1. How are Koch’s postulates used to determine a cause of a disease? Consider scenarios where a suspected pathogen is present and how you would provide evidence for it being the causative agent.
2. What is pathology? Explain the difference between a pathogen and a disease considering terms like homeostasis and virulence.
3. Distinguish between:
disease and infectious disease
epidemic and pandemic
virus and bacteria
4. Explain how each of the following contributed to our understanding of pathology.
5. What is a bacteriophage? Sketch a phage and identify its major structures showing how it reproduces within a host.
6. How does the structure of a virus relate to its functions. Sketch and identify these structures and their role in the lysogenic and lytic cycles.
7. How do vaccines work to protect us from viruses? Understand specific components of the immune system that makes vaccination possible.
8. What is the difference between DNA and RNA (retroviruses) viruses.
9. How does HIV invade a host cell and evade the host immune system? Review the coloring worksheet on HIV.
10. Explain how anti-viral drugs work by disrupting various stages of the viral life cycle.
11. What are the two kingdoms of bacteria and how are they different? How do prokaryotes differ from eukaryotes?
12. How are bacteria identified and classified (shape, gram stain)? You should be able to identify the three main shapes of bacteria: cocci, sphere, bacillus
13. Sketch a bacteria and label its major structures. (pili, flagella, capsule, cell wall, DNA, ribosomes, plamid)
14. Describe how bacteria reproduce (binary fission) and the three ways that new genetic material can be incorporated into the bacterial cell: transduction, transformation, conjugation.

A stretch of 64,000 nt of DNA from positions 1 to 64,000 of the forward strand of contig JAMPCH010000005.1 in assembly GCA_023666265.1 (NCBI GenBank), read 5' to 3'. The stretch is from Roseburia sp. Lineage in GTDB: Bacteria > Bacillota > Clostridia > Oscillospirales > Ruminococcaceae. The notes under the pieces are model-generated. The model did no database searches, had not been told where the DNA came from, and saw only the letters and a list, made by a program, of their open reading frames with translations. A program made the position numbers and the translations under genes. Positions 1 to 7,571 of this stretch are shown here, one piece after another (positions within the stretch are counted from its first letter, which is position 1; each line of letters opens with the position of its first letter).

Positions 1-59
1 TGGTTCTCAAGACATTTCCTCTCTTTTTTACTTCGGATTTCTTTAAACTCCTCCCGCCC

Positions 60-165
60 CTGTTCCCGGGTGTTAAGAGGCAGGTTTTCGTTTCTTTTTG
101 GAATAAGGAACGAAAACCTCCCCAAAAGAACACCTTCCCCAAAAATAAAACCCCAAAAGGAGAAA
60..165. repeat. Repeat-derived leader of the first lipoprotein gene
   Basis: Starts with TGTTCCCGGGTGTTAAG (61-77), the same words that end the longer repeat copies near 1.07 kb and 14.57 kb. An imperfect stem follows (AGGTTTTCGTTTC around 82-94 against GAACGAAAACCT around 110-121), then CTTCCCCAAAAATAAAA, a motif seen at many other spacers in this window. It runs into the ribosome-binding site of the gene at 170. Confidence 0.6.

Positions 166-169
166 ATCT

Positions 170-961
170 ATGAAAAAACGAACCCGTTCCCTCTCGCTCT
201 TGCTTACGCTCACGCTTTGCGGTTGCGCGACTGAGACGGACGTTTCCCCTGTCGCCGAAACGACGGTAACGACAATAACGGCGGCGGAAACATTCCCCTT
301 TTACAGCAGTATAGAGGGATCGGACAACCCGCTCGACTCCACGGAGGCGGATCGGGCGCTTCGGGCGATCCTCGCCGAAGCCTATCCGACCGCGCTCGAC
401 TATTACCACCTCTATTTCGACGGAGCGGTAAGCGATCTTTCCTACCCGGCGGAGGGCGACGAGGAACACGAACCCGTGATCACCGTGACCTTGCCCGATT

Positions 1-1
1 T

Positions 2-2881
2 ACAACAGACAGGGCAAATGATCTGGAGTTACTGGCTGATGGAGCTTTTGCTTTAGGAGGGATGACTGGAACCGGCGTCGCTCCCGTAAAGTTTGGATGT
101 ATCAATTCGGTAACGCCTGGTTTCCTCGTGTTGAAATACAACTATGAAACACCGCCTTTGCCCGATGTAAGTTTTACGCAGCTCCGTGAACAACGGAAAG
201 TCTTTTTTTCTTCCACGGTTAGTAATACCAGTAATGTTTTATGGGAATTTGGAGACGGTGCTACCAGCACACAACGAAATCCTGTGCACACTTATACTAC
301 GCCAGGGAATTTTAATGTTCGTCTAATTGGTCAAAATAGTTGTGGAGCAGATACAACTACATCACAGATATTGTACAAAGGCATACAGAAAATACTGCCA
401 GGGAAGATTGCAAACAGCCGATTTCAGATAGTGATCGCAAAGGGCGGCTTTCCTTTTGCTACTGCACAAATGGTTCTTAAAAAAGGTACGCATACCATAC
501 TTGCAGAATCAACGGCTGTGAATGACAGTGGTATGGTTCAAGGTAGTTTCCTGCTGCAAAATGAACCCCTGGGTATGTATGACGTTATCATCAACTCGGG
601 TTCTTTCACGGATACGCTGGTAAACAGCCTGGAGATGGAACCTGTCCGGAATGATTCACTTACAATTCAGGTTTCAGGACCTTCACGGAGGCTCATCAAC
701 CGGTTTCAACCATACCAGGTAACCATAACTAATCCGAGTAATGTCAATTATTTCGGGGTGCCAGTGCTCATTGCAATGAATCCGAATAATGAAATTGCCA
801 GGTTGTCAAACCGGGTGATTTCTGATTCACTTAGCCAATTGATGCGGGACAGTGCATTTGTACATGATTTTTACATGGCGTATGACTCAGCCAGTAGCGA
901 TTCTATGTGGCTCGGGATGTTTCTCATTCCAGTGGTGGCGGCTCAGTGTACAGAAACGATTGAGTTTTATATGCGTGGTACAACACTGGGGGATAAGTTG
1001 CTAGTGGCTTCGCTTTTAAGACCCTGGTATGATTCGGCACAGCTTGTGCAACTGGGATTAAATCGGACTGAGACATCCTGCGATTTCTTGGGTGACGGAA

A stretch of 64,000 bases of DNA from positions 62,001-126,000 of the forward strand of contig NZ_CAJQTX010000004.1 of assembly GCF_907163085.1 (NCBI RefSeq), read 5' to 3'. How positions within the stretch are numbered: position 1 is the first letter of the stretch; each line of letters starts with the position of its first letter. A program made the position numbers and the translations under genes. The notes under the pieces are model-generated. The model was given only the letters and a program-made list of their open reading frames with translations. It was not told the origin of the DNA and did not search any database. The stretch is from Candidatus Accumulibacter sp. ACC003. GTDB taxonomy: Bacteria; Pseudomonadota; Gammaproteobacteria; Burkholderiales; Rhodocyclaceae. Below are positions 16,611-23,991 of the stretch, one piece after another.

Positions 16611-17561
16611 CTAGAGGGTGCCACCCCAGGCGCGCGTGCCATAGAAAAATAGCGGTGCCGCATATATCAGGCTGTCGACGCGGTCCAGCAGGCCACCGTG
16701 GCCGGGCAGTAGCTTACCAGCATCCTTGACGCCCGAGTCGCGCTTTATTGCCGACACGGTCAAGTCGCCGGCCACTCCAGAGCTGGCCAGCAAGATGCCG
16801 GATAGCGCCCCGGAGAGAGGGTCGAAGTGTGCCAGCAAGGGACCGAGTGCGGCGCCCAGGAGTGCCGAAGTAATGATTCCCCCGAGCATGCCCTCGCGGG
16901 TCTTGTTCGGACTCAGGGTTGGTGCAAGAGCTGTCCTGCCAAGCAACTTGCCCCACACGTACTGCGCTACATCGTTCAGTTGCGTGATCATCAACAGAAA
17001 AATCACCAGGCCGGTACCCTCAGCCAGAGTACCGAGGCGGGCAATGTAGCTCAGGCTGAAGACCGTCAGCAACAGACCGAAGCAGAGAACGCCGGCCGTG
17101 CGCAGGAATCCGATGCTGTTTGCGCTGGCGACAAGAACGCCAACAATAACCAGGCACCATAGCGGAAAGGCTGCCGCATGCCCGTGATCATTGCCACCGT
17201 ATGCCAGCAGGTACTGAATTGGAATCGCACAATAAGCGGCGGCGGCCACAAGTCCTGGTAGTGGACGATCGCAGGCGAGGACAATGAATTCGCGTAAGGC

15. Describe the major players (cells) that are involved in the body's immune response.
Helper T Cells | Cytotoxic T Cells | Memory B Cells
Antigen | Antibodies
Humoral vs Cell-Mediated Response
Leukocytes | Macrophages
16. How was the field of epidemiology developed from John Snow's research?
17. Understand the basics of how bacteria are studied and why it is important to follow aseptic technique. You learned this in the lab. You may also be asked about basic equipment and terminology related to this study.
Additional Test Information
Review all of the case studies - pay particular attention to how we have adjusted our understanding of pathogens based on evidence.
AP Biology tests are designed to assess your deep understanding of these topics. Knowing the content from this review guide will give you a good FOUNDATION for answered application questions you will see on the test. The exam will ask some basic questions about your fundamental knowledge, but it will also ask questions that require you to THINK about the topics and draw conclusions. You may see questions about things you have not seen in class. This doesn't mean you can't answer the question, it means that you will need to use what you know and APPLY it to a new situation. Being able to apply knowledge is, after all, the basis of science.
Exam will consist of 20-30 multiple choice questions and 5-10 free response or essay questions.
You will have an hour to complete the test, no additional time will be given -- manage your time well!
Due to time constraints, we will start the test as soon as class starts, this is not the time to ask questions about the review guide. You are welcome to come in before school, email me, or ask on our social network.